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Parents as consumers of early childhood education: Research findings 2017

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Miller, S.
Publication Date: 
1 Jun 2018


This research was commissioned to help providers and advocates of early childhood education better understand the needs and motivations of parents across the socioeconomic spectrum, and, to ensure that parents’ voices are at the forefront of conversations about early childhood programs and policy. 

Key Findings

1. A review of 17 recent studies identified by philanthropists and organizations supporting work on early childhood issues found very little direct insight into how parents make decisions about their children’s development during early childhood. Seven important contextual themes did emerge:

• Parents are motivated to do a good job of parenting;
• Adults believe early childhood experiences have a lasting impact;
• Early childhood development is valued in principle, but not well understood in practice;
• The engagement of parents and caregivers in their children’s formal early childhood education is extremely valuable for child outcomes;
• Early childhood is an important time to prepare for K-12 education;
• Parents value credible, clear, practical and accessible resources; and,
• Existing research provided a good perspective on where parents stood on some issues related to child development, but little insight into how they got there and how their perceptions and behaviors might be changed to better serve their goals for their children.

2. The primary recommendation from the literature review was for additional research and subsequent message development to give providers effective tools to build a preference for developmental early childhood education and the motivation to invest in it on both personal and societal levels:

• Identify the personal aspirations parents hope to fulfill by raising their children successfully;
• Establish parents’ definitions of what they feel constitutes successful parenting;
• Link parents’ understanding of child development to what they see as their responsibilities and opportunities during the early years; and,
• Understand how parents make choices about their young children’s care and education as a means to meeting their own expectations and pursuing their aspirations.

3. Qualitative focus group discussions provided the first step toward accomplishing the goals identified in the literature review and included the following insights:

• Social-emotional development is the highest parental priority during early childhood. This development is seen as providing the foundation for enduring success in school and adulthood;
• Parents strongly feel that they hold the primary responsibility and authority to determine their child’s social and emotional development;
• Practical barriers, such as cost and proximity, interfere with accomplishing outside-the-home early childhood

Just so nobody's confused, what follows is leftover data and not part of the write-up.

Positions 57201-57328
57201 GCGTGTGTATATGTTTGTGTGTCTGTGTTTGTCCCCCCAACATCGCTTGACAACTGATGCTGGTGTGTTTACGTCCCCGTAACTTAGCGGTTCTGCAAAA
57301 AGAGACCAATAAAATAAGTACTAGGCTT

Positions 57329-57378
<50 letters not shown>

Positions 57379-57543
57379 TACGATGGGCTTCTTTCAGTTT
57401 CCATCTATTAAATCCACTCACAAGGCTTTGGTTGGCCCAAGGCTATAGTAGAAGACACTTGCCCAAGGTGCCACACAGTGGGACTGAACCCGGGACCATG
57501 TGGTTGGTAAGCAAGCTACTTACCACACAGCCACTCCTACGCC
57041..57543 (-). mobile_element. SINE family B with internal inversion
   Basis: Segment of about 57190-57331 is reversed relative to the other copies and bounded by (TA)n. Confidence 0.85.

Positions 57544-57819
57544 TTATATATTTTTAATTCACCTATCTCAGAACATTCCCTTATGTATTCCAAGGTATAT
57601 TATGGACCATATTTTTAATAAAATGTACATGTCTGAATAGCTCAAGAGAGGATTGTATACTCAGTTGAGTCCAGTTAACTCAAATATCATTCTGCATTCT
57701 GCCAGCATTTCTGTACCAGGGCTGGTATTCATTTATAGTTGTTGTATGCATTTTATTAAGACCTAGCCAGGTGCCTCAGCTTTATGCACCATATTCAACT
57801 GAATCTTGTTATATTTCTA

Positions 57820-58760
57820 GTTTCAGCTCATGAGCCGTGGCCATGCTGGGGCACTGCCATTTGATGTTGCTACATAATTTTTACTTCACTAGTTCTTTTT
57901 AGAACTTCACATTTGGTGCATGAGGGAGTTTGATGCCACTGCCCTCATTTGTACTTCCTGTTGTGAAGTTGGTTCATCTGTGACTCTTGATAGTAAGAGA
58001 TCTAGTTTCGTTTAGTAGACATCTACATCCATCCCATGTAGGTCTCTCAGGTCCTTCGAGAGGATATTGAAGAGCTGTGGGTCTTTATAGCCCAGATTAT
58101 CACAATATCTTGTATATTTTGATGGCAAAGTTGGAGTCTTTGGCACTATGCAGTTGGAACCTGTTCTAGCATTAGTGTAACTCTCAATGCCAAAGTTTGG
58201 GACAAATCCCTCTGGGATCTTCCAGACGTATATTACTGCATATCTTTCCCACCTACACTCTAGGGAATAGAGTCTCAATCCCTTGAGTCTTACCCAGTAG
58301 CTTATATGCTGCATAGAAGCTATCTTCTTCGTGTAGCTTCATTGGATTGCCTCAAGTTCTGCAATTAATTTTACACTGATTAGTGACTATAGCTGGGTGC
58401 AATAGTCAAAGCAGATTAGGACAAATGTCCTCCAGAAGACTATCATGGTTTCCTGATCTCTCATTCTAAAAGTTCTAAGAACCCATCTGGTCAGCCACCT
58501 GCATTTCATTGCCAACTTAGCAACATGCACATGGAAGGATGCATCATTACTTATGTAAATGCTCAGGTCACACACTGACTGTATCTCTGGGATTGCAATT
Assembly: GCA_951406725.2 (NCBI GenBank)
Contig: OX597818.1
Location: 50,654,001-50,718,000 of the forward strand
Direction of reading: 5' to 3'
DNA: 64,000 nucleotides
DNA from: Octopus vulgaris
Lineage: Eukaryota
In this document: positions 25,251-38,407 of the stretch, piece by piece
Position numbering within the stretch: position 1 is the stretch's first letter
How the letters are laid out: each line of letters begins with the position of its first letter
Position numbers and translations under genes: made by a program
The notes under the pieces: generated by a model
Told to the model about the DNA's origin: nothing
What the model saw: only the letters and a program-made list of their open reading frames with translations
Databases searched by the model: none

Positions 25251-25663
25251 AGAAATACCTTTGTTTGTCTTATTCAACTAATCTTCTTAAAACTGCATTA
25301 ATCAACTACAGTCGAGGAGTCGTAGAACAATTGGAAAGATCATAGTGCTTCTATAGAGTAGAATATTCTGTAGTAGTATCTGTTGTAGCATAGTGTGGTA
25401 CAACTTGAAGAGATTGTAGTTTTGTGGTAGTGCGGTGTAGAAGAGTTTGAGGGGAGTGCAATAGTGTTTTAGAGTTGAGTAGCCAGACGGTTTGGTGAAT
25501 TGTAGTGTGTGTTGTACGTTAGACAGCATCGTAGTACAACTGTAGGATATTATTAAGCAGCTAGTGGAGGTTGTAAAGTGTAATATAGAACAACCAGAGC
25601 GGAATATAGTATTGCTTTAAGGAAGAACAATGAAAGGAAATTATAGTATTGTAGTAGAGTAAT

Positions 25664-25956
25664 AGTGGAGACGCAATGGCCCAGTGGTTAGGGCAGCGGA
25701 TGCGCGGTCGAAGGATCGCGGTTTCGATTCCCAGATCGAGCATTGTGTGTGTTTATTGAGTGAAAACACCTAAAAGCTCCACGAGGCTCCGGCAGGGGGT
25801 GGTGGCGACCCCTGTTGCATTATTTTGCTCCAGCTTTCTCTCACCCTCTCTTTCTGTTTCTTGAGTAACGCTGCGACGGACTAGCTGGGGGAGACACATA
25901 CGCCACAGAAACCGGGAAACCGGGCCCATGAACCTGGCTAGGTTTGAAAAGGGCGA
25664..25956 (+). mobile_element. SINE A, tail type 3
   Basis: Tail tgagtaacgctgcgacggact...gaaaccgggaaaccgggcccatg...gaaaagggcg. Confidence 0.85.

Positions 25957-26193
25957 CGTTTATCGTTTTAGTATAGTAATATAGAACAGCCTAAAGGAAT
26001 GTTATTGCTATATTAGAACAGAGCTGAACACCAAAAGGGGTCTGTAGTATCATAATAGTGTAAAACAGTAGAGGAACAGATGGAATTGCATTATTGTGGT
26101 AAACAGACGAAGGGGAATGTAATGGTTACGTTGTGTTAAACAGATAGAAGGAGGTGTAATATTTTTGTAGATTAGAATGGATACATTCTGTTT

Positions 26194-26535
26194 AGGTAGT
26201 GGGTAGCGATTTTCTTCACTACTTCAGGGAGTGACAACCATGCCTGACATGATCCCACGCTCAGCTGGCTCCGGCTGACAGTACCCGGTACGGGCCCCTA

• Parents provided unaided articulations of what they believe is ideal early childhood education, the benefits of meeting those needs for the child and parent and parental behaviors and motivations;
• Self-identified and described attributes, benefits, emotional consequences and values provided a consumer-centric lexicon and framework for testing the rational and emotional elements of parent preferences and decision-making; and,
• Great consistency in motivation was found across the socioeconomic spectrum, with relatively minor differences in desired program elements.

4. A nationwide survey of parents built upon the qualitative research, quantifying parental attitudes and motivations around their children’s development during early childhood:

• Parents prioritize the social-emotional dimensions of early childhood development;
• Parents aspire for their children to develop into capable individuals—defined as understanding and valuing themselves and others while possessing the intellectual skills and internal motivation to contribute productively in relationships, careers and communities;
• These parental aspirations for capable children are consistent across income levels, race and ethnicity.
• Parents expect to feel fortunate, proud and competent if they are successful in helping their children become capable individuals;
• Parent actions are motivated by a desire to provide a better future for their children, passing on their legacy to the next generation while creating a sense of harmony with family and values;
• Regardless of how parents provide it, they believe early childhood education is critical to the future success and well-being of their children;
• Parents invest a great deal of time and energy into direct support of their children’s development and seek a variety of out-of-home supports and resources that help them fulfill their parental roles;
• Parents view early childhood programs as potential partners—while their expertise is appreciated, parents see themselves as the primary stewards of their children’s development;
• Independent of actual enrollment, Asian (45%), African American (36%) and Hispanic (35%) parents are more likely than white non-Hispanic parents (30%) to place the highest priority on enrollment in high-quality early educational programs, centers or schools.
• African American, Hispanic and low-income parents of all backgrounds are also the most likely to participate in public programs over private ones; and,
• Parents perceptions of teacher quality are largely driven by how they perceive the teacher-child relationship and this is ultimately a major driver as parents select early childhood education experiences outside the home.

Entered Date: 
29 Jun 2018
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